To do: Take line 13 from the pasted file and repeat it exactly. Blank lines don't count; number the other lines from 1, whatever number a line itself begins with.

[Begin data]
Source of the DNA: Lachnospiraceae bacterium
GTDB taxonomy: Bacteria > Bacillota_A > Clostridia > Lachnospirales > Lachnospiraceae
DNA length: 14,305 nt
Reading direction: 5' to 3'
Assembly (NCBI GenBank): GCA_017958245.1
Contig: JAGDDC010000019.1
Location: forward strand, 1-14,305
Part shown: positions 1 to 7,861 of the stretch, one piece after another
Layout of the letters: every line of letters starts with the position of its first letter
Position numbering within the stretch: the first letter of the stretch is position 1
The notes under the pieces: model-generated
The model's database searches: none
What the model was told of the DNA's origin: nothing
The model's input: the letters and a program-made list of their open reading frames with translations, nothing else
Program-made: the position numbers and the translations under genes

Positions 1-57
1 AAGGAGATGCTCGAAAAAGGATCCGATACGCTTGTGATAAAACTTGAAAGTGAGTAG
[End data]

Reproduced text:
What the model was told of the DNA's origin: nothing